Slowdown in equity release mortgage sales
The total number of equity release schemes - or lifetime mortgage loans - sold during the first half of this year was significantly lower than in 2003
11:38 12 August 2004
This is according to the latest figures released by the Council of Mortgage Lenders regarding the sale of lifetime mortgages to the over 50s.
During the first six months of 2004, around 11,200 equity release loans were made, with a total value of around 517 million. This is in comparison with 13,240 loans, worth 597 million, taken out in the second half of 2003.
However, the value of lending remains above the first half of last year, when 11,870 loans worth 504 million were made.
CML director general, Michael Coogan, commented: "All the indications are that lenders and intermediaries are taking a cautious and responsible approach to opening up the equity release market, which is good news from a consumer protection perspective."
He added: "Although consumers should think about all their options before deciding on a lifetime mortgage, these types of loans are extremely valuable for particular types of borrowers who are asset-rich but cash-poor, do not wish to move and understand the financial implications."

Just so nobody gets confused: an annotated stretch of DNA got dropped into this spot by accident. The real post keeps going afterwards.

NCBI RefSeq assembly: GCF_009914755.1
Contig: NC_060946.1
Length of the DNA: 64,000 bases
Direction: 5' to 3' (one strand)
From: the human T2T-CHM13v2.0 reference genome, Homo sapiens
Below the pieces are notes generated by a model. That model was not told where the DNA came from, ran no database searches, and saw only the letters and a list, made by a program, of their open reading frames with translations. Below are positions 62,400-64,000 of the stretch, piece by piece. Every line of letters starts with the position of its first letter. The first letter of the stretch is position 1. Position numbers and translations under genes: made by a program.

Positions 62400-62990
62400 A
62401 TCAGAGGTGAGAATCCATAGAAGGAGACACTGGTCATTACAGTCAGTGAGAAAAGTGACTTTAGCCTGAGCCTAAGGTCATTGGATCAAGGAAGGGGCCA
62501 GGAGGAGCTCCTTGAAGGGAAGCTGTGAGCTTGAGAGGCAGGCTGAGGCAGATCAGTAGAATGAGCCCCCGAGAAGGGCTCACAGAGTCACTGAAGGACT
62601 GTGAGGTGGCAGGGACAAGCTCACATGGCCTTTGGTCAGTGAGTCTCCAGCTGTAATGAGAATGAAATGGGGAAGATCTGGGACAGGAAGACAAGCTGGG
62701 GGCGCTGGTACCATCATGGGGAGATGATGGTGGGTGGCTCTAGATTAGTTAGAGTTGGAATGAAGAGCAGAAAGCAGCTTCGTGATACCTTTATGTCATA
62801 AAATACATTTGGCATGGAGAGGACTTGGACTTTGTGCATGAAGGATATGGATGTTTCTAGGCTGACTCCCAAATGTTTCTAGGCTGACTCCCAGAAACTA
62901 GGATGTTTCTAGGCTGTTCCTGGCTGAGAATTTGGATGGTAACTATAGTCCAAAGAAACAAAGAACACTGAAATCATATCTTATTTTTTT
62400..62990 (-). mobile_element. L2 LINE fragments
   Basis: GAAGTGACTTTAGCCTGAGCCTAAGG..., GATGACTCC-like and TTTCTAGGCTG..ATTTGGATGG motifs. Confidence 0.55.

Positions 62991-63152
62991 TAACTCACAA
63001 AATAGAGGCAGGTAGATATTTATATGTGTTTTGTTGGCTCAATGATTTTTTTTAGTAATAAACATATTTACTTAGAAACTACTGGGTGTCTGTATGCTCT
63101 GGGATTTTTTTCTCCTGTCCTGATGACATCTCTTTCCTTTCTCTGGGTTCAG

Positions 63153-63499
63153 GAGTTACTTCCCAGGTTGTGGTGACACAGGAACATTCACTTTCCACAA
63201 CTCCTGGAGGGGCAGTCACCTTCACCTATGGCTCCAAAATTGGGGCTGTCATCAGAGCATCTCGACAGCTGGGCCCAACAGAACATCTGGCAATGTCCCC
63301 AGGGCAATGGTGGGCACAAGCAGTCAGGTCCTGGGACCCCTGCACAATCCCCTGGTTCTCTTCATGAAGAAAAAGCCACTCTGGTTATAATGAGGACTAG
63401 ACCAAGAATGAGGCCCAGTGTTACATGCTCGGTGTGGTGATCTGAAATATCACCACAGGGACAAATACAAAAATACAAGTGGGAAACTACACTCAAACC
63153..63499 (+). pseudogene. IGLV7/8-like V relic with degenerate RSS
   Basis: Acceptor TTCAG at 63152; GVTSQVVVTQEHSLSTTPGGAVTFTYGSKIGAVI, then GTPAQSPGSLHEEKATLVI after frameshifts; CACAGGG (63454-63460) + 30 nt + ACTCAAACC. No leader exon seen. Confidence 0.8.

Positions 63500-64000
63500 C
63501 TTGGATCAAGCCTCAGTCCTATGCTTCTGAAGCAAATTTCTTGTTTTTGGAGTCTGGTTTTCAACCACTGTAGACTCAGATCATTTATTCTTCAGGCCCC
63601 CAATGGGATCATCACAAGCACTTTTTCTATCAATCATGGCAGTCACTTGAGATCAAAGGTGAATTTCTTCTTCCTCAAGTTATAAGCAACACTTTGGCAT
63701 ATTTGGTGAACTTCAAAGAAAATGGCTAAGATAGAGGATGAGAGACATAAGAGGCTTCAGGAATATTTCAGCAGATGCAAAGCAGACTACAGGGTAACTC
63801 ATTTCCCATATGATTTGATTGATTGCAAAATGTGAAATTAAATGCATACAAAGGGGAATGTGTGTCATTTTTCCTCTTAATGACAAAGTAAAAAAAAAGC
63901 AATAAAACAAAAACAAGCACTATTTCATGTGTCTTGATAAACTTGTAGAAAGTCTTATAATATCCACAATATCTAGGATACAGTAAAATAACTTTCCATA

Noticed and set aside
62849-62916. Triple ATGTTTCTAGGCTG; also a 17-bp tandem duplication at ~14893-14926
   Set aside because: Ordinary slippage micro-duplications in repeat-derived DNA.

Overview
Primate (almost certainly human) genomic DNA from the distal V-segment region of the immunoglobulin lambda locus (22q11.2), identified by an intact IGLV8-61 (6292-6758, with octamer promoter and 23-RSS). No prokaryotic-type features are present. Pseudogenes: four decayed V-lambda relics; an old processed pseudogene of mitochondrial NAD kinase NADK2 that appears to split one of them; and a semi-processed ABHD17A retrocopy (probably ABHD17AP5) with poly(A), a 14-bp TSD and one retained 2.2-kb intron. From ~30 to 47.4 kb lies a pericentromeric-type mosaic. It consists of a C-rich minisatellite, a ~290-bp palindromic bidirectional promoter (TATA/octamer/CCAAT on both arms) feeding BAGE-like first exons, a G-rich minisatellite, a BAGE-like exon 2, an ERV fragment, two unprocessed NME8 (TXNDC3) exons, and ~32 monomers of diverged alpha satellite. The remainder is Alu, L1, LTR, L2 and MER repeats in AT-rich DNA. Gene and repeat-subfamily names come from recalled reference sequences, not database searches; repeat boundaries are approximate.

The CML feels the slowdown of the last six months is unlikely to be significant and is at least partially a reflection of caution in advance of the new regulatory regime for lifetime mortgages that takes effect from the end of October.
Additionally, it feels that some older home-owners may be choosing to trade down to a smaller property to release equity rather than borrowing, although there is no clear data on this.